March 9, six birders spent a cold but otherwise pleasant morning at Point Holmes and Kye Bay. The herring fleet was actively harvesting off Point Holmes. Although the number of species was low (16 species), there were thousands of gulls around.
Western x Glaucous-winged Gull (hybrid)
Herring x Glaucous-winged Gull (hybrid)
Saturday 18th March: Public Walk Comox Ecological Reserve
Loys and Allison will be leading a tree and moss public walk at the Comox Lake Bluffs ecological Reserve. This reserve features one of the most northern enclaves of Mediterranean ecosystems, with Arbutus, Manzanita and one of only three areas on Vancouver Island where Rocky Mountain Juniper occurs in land and above sea-level. The area is also noted for its large number of spring flowers. Dress for the weather, and wear hiking boots with good traction, as some of the paths can be slippery. The 47 ha reserve has small inclines with a maximum elevation change of 140 meters. Meet at Old Church on Harmston Rd, Courtenay at 9:30 am to car pool. The links below are to the BC Government page for the Reserve, and our own web site.
Saturday 4th March, 9:30 am; Union Bay Coal Hills
The annual herring spawn in Baynes Sound has not materialized yet, and so we will not be going on a “sea-cruise” this day. Instead, Loys will be leading us on a walk around the Union Bay’s Coal Hills. The Union Bay Coal Hills site is a very special post-industrial ecosystem in the Comox Valley, with a rich local history. It is a south-facing heat absorbing area which can present many interesting biological features. It is an excellent location to appreciate the return of early spring, and the many restoration and enhancement efforts that have mitigated the sites coal mining impacts. Dress for the weather, and meet at Old Church on Harmston Rd, Courtenay at 9:30 am to car pool.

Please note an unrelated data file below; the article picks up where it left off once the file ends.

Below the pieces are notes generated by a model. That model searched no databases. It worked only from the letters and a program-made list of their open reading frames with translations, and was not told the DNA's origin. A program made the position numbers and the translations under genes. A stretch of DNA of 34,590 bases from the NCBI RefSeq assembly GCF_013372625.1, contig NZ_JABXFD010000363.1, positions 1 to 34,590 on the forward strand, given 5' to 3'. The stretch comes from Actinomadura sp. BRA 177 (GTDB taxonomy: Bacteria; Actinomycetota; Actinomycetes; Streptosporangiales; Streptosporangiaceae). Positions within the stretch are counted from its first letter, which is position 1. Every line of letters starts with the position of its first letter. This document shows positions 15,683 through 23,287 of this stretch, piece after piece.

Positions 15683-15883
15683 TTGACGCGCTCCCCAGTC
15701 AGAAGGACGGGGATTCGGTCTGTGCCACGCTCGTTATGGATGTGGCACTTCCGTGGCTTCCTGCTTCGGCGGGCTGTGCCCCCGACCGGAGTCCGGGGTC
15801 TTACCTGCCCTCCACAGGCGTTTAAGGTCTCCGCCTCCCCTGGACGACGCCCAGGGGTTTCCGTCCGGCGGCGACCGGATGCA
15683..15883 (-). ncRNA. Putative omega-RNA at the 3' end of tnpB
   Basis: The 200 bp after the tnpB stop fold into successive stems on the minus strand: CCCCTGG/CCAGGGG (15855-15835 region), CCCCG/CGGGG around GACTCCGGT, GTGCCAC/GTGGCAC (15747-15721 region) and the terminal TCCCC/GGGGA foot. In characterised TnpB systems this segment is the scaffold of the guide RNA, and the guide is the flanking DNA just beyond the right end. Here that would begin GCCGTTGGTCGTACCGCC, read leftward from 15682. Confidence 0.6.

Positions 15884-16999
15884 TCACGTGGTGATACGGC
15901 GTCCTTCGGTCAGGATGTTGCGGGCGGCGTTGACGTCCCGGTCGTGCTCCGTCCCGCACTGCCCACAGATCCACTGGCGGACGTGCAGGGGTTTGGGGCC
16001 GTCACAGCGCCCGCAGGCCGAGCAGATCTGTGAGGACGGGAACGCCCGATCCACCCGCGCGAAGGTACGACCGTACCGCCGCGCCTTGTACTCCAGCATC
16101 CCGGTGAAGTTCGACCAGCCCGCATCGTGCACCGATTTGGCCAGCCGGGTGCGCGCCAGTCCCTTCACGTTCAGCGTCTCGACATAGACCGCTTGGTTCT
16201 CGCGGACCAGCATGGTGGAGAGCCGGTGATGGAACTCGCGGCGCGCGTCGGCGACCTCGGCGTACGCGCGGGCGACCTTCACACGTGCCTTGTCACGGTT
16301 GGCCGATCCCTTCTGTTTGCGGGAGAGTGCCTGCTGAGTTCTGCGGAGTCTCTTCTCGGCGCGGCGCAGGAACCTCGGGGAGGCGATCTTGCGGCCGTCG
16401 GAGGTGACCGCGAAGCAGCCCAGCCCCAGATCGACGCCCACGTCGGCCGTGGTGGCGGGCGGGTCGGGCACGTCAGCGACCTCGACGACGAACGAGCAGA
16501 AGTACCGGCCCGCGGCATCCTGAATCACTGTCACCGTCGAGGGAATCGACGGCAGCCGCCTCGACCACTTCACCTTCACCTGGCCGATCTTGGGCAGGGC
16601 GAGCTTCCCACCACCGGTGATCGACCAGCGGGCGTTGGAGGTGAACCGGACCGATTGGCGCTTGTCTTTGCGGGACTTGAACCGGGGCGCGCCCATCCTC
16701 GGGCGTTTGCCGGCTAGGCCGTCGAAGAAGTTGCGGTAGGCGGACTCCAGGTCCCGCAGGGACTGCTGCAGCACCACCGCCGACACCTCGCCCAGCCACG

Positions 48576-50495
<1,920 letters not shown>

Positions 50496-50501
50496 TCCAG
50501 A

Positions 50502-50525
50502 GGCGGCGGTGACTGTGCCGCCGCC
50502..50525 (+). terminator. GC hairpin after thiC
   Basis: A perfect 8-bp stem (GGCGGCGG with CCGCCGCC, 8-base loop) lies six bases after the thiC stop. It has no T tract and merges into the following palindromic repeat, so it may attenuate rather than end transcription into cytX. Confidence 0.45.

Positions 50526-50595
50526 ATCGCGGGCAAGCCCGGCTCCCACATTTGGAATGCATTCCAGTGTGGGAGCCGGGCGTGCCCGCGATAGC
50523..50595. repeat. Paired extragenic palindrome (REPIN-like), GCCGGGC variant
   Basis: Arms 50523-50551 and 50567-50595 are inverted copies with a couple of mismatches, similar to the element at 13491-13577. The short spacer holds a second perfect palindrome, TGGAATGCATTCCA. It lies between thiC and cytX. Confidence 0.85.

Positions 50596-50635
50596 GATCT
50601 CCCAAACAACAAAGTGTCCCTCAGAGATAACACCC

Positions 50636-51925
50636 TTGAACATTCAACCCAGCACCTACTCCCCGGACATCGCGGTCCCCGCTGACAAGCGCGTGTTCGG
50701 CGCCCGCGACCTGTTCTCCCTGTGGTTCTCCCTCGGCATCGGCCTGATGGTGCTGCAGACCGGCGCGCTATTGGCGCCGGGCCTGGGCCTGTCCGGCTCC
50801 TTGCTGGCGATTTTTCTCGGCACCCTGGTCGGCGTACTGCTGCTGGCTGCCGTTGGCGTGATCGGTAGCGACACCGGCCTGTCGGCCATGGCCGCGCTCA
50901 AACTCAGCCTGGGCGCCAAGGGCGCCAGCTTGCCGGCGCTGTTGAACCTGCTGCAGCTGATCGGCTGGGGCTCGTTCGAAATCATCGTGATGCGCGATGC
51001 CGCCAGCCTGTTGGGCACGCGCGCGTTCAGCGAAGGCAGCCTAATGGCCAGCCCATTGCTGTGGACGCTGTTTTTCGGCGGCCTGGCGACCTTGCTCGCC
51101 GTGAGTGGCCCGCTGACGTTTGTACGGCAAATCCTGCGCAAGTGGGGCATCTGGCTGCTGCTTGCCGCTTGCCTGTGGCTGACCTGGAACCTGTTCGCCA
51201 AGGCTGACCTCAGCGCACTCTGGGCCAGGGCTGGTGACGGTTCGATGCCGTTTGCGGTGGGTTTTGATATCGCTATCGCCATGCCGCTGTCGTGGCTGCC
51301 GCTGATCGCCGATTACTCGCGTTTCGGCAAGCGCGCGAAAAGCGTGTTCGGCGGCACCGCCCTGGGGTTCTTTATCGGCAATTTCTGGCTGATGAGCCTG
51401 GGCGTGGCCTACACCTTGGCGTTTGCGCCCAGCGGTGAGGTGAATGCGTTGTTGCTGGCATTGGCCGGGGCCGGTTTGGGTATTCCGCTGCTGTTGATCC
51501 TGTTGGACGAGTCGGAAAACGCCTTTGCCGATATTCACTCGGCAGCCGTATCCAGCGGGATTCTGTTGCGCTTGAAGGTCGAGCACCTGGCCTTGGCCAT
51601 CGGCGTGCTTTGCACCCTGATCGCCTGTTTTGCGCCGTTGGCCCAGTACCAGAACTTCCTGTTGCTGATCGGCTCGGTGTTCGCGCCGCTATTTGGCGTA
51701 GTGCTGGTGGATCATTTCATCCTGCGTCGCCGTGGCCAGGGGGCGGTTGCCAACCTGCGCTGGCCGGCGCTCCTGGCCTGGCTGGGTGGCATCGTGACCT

The Annual General Meeting of Comox Valley Nature will be held on February 19 at 7:00 pm sharp in the Florence Filberg Centre. The AGM will feature a panel discussion consisting of four well-known environmentalists from the Comox Valley. The title of the discussion is “Conservation and Sustainability to 2030,” and the Panelists will address the question “Where do we expect environmental concerns to be 13 years from now in the Comox Valley.
The panelists are all residents of the Valley, and have many years of conservation experience behind them. They are Tim Ennis, a Conservation Biologist with Comox Valley Land Trust; Jarrett Krentzel, Program Director of Hand-in-Hand Early Years Nature Education; John Tayless, retired Coral Reef Biologist and Past President of North Island College, and Loys Maingon, retired Biologist and the BC Director and Webinar Host of the Canadian Society of Environmental Biologists.
The year 2030 was chosen as it is the target date of the United Nations’ initiative on Sustainable Development Goals, and was meant to provide a time frame to the Panelists. Topics will likely include the expected effects of climate change, our need for reliable drinking water, a vision of sustainable development in the Valley, and protection of our native species and habitats. The Panelists will, however, be free to discuss items they consider important to our Valley in the near Future. If time permits, questions and comments from the audience will be taken. If you care about the Comox Valley, and are concerned about its continued viability and vitality, be sure to attend this meeting.
Meetings and lectures of the Comox Valley Naturalists Society are held on the third Sunday of most months at the Florence Filberg Centre, 411 Anderton Avenue, Courtenay. Meetings and guided walks are open to the public, including children and youth. The panel discussion is free, though a $4 contribution from non-members is appreciated. New memberships are always welcomed.